My lab focuses on the evolutionary ecology of microbial populations. We combine field sampling of natural populations with culture and non-culture based genetic and genomic analyses. Currently we are working on understanding how the interactions between basic population genetic parameters (mutation, selection, recombination and genetic exchange, neutral genetic drift, and biogeography) shape diversity, promote ecological differentiation, and lead to speciation in the microbial world. Ultimately we will develop a comparative approach, describing natural population dynamics of different species across spatial and temporal scales, with a particular interest in how population structures reflect the unique biology and ecology of organisms in the Archaeal domain.
I am interested in virus-host interactions and how they can shape natural populations. My research specifically focuses on understanding chronic infection in Sulfolobus islandicus and the virus Sulfolobus spindle shaped virus 9 (SSV9). My goals are to better characterize this symbiotic relationship and the mutualistic benefitsthat it confers.
My interests are primarily on viral resistance in Sulfolobus islandicus. More specifically, I am characterizing a derived resistant strain, Δ6068, where its 6kb chromosomal deletion confers resistance to a range of viruses of different morphologies and locations of origin. My goals are to understand the mechanism and limits of its resistance.
I am working on phage host interaction in the CF lung. I primarily look at Pseudomonas aeruginosa populations and patterns of mobile element prevalence based on host background in conjunction with biotic and abiotic forces.
My research focuses on the use of Sulfolobus islandicus to study the evolution of the Archaea. I am using comparative genomics to trace the evolution of the essential genome through time and attempting to find essential but uncharacterized proteins likely present in the last eukaryotic/archaeal common ancestor.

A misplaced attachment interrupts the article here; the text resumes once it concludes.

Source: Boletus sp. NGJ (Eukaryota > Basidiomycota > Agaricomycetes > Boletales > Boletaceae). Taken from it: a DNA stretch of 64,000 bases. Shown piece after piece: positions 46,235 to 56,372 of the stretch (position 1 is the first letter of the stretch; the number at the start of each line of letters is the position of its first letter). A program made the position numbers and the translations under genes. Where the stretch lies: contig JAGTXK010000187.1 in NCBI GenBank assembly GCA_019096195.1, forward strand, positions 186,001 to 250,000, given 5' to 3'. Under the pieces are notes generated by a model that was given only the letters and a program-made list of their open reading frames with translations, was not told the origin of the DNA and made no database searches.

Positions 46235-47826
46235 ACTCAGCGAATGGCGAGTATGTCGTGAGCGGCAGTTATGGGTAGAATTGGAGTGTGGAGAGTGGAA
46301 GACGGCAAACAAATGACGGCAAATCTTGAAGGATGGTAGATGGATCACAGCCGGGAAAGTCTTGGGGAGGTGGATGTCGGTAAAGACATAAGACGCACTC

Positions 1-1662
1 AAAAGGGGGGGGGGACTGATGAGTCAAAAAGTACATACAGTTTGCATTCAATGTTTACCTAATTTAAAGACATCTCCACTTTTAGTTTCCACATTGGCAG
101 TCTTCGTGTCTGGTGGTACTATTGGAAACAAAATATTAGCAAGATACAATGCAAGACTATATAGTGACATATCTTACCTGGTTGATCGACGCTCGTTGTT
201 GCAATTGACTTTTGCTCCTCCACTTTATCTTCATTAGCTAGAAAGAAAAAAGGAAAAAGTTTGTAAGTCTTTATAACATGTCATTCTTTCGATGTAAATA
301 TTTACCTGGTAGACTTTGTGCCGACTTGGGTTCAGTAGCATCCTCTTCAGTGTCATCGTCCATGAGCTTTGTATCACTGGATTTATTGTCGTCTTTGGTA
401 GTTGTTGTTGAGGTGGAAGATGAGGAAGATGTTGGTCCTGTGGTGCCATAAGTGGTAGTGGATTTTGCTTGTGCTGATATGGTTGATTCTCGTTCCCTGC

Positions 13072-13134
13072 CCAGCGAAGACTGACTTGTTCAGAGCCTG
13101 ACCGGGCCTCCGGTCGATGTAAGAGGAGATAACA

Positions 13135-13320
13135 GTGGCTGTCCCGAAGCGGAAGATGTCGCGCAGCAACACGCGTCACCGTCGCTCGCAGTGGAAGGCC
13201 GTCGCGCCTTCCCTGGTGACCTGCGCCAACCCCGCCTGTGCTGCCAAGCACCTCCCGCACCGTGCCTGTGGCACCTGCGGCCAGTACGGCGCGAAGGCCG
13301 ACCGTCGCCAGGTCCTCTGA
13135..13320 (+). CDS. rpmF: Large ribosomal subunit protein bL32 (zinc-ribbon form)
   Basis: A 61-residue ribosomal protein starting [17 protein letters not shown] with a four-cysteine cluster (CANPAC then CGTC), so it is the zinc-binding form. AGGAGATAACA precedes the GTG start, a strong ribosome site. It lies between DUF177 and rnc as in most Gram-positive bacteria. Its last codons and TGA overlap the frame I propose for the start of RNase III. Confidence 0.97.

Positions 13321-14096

Horizontal gene transfer in key to understanding how microbial populations develop and evolve. I am interested in how these events occur between cells and what factors promote or discourage transfer. My research focuses on understanding the mechanisms behind DNA transfer in _Sulfolobus islandicus_ and the molecular factors by which their populations are maintained.
The aim of my research is the discovery of novel mobile genetic elements (MGEs) in underexplored microbial host systems. My primary focus is on the abundant gut bacterium Bacteroides, where I am characterizing a bacteriophage that, when integrated, increases host fitness. To better understand MGEs in the gut more broadly, I am developing a bioinformatic tool that predicts MGEs in microbial genome sequences and establishes their relatedness. Finally, I am searching for giant viruses (viruses larger than 200 nm) infecting two protist hosts.
Changyi Zhang, PhD
My research encompasses the development of a set of robust genetic approaches to study the gene transfer, recombination and host-virus interactions. Specifically, I currently focuses on the following two projects.1) Chromosomal gene transfer and recombination in S. islandicus. The barrier to recombination is one of the theoretical models that explain the microbial speciation. I am trying to investigate the recombination rates among distinct S. islandicus species in lab as well as testing for and identifying the barriers to chromosomal gene transfer in S. islandicus by integrating genetic and genomic approaches. 2). Genome-wide scale analysis of gene function in S. islandicus. In the past several years, we have developed a set of reverse genetic tools such as homologous recombination-based knock-in and knock-out techniques, which can be used to study the function of individual gene. However, high-throughput analysis of gene essentiality/non-essentiality on the genome scale has been hampered by the lack of sophisticated genetic approach. I am interested in establishing an approach for rapidly generating large numbers of transposon insertion mutants in S. islandicus. This will aid in revealing unexplored genetic determinants and the underlying mechanisms of various biological processes particularly the DNA repair, replication and recombination, in the S. islandicus.
Matthew Pauly, PhD
I am interested in understanding viral evolution and the role that viruses play in the evolution of their hosts. I use Sulfolobus islandicus and its associated viruses to study how host-virus interactions affect evolutionary changes within the archaeal domain of life.
Kenneth Ringwald, PhD
My research focuses on horizontal gene transfer mediated by mobile genetic elements such as transposons, viruses, and plasmids. I am particularly interested in the mobile elements that transfer antibiotic resistance genes. My current project uses CRISPR technology to enrich complex samples for these rare but clinically and evolutionarily significant elements.